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as an outcome that reflects student well being and psychological adjustment in the host culture. Homesickness is another indicator that students studying abroad have adapted well to the new context and are thriving. Some might argue that some degree of homesickness is natural for anyone living for an extended period of time a significant distance from family, friends, and familiarity; however, we would remind readers of the definition of homesickness adopted for this study. Such a phenomenon is not merely a fondness for familiarity and missing home and loved ones. As defined, this sense of homesickness is accompanied by depression and anxiety, negative moods and dissatisfaction. Therefore, when the missing of friends, family and familiarity reaches this level, we consider it a sign of maladjustment. In addition, we extend our understanding of the predictors of homesickness by examining the effects of cultural intelligence and psychological hardiness on this important adjustment indicator. We expect to find a negative relationship between these student traits and homesickness. So, this study will extend our understanding of the causes and effects of student homesickness. In addition, we will better understand successful study abroad experiences by examining some of the conditions that affect homesickness in students while studying abroad.

Hypotheses

As summarized above, the literature on cultural intelligence demonstrates a strong relationship between individual CQ and cross-cultural success in international business settings (Alon & Higgins, 2005; Ang et al., 2007; Earley & Ang, 2003). We expect that the same holds true for students studying abroad. In fact, the definition of cultural intelligence includes a strong ability to adjust to unfamiliar cultures. For those with higher CQ, meaning that they have stronger cognitive, motivational and physical understanding of crosscultural settings, we expect to see better adaptation to a study abroad context, as indicated through less homesickness, than individuals with lower CQ. Hypothesis 1: Individuals with high cultural intelligence will experience greater adjustment (less homesickness). Hypothesis1a: Individuals with high cognitive cultural intelligence will experience greater adjustment (less homesickness). Hypothesis1b: Individuals with high emotional cultural intelligence will experience greater adjustment (less homesickness). Hypothesis1c: Individuals with high physical cultural intelligence will experience greater adjustment (less homesickness). 47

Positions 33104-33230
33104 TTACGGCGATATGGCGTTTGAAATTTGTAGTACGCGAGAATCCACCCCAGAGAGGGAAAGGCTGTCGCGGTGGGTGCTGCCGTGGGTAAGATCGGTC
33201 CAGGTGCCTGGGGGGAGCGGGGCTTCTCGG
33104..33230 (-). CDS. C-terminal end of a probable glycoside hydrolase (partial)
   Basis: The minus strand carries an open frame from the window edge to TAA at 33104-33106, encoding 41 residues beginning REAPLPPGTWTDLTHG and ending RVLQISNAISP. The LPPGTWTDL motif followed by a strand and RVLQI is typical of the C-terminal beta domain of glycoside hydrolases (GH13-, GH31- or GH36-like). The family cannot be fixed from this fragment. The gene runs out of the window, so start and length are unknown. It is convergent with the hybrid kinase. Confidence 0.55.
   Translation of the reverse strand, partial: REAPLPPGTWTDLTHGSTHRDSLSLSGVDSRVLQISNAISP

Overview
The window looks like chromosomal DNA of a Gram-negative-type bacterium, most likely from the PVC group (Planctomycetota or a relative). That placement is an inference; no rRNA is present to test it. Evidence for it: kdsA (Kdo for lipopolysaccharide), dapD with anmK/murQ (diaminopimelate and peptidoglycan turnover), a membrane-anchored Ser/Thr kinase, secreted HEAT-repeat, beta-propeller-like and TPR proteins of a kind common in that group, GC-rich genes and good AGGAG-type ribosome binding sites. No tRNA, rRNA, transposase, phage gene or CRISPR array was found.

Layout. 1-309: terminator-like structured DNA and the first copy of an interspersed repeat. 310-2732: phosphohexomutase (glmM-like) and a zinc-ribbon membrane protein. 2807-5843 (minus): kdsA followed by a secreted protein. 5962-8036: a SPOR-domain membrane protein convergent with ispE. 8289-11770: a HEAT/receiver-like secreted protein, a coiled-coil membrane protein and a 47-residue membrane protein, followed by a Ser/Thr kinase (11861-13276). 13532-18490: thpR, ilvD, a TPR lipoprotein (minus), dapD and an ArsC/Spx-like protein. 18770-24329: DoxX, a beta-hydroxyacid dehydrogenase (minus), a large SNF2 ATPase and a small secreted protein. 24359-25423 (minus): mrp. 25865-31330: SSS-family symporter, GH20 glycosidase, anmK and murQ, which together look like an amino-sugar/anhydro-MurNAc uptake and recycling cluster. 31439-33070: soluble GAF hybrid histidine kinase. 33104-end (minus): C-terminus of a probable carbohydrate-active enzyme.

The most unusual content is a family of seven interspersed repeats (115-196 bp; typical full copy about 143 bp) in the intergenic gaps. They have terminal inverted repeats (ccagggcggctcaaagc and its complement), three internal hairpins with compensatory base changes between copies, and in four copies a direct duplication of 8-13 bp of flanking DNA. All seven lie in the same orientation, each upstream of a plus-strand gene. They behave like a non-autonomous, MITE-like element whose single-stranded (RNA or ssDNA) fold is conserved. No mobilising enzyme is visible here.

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In addition, as described above, we expect a positive relationship between PH and cross-cultural adjustment. Specifically, we anticipate that students with higher PH will enjoy the challenge of living and studying in a new culture. They will be more likely to interact and form friendships as they enjoy the challenge of the new environment and are committed to making the most of the opportunity. They are also more likely to view the differences between their host and home cultures positively and to embrace the opportunities to explore new things and ideas. These positive effects combined with their sense of personal control over their situation and optimistic engagement will make them more likely to enjoy the new foods, accents, formalities and other nuances of a foreign culture. They are more likely to form friendships with foreign nationals and these closer relationships are likely to reduce their homesickness and missing of family, friends and familiar settings. Hypothesis 2: Individuals strong in psychological hardiness will experience greater adjustment (less homesickness). Hypothesis2a: Individuals with high commitment psychological hardiness will experience greater adjustment (less homesickness). Hypothesis2b: Individuals with high control psychological hardiness will experience greater adjustment (less homesickness). Hypothesis2c: Individuals with high challenge psychological hardiness will experience greater adjustment (less homesickness). In addition to these direct effects, we expect the greatest impact on crosscultural adjustment when a student has both strong CQ and strong PH. In a situation where a student has high CQ but is not psychologically hardy, they may have the understanding and behavioral intentions to be successful in a new culture; however, they may not have the ability to capitalize on that understanding or the good intentions. Being low in PH would indicate that a student may not have the commitment to push her or himself out to fully experience the host culture. They may have the intentions but not have the drive to challenge themselves to form relationships with host nationals and to believe that they have a degree of control over the extent to which they engage in the host culture. By the same token, a student who is considered psychologically hardy but does not have strong CQ will not experience the most successful crosscultural adjustment. They may demonstrate commitment and control and embrace challenge in familiar settings, but these qualities may be overwhelmed when they do not understand the setting and are not motivated to embrace 48